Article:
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Editorial
July 22, 2013

Eating Out Without Overeating

Author Affiliations
  • 1Los Angeles County Department of Health Services, Los Angeles, California
JAMA Intern Med. 2013;173(14):1283-1284. doi:10.1001/jamainternmed.2013.6169

Just like many working parents, I eat out a lot with my family. Stopping at the supermarket after work to buy fresh food and then preparing it at home is a nice idea, but my children and I would have starved long ago if we had waited for it to happen.

Since restaurants of all types keep me and my family fed, I have greatly appreciated calorie labels on menus. In fact, I confess that I frequently ordered McDonald’s french fries until I saw that a large size had 570 calories. (Who knew? I thought I was doing well by ordering a vegetable.) Indeed, with the increased inclusion of calorie labels, McDonald’s has reduced the calories in a large french fry order to 500 calories.1 The motivation of restaurants to reduce calorie counts of their foods owing to the greater transparency required by food labeling regulations has been a particularly welcome development, especially since a review of studies on the impact of point-of-service menu labeling on consumer choice concluded that the association is weak or inconsistent.2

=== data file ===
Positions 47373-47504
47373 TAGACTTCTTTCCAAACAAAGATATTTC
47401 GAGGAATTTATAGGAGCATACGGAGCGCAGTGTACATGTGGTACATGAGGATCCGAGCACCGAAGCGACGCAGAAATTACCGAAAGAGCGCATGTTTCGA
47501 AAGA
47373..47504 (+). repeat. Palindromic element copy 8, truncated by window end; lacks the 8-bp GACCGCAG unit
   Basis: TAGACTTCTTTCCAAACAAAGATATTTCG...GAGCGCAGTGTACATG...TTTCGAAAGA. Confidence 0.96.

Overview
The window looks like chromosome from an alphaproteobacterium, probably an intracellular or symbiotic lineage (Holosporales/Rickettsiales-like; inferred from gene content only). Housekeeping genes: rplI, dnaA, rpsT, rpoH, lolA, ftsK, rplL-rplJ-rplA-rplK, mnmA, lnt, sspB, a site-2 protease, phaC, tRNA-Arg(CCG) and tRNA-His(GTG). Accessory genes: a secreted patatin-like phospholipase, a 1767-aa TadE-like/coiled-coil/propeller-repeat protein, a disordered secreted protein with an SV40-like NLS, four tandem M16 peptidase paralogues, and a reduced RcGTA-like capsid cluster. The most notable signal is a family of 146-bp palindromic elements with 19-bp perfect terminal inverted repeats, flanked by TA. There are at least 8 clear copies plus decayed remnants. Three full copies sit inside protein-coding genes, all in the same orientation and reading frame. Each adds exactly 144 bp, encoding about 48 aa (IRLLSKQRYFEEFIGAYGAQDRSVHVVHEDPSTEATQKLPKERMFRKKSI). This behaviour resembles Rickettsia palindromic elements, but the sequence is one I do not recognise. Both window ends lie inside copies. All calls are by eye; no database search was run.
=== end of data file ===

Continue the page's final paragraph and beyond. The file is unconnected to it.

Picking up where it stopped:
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    1 Comment for this article
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    Where even libertarians must draw the line
    David L. Keller, M.D. | Providence Medical Group
    As a person with libertarian inclinations, my belief is that people should be free to indulge in harmful vices, such as Dr. Katz's french fries. Substances such as salt, sugar and saturated fat are necessary and unavoidable components of even the healthiest diet. I believe it is improper for a government to tell Dr. Katz, "you may eat only 7 fries and no more" or to regulate the normal components of his diet in any such way. However, even extreme libertarians recognize that there is no place for benzene or plutonium in the food chain. I put trans fats in that same category: they are completely artificial, they are harmful and the only rational approach to benzene, plutonium or trans fats in the food supply is the same for each: "zero tolerance". In summary, saturated fats are bad in excess but let the individual decide how healthy they wish their diet to be. Trans fats are not found in nature, are not for human consumption, and should be as illegal as heroin.
    CONFLICT OF INTEREST: None Reported
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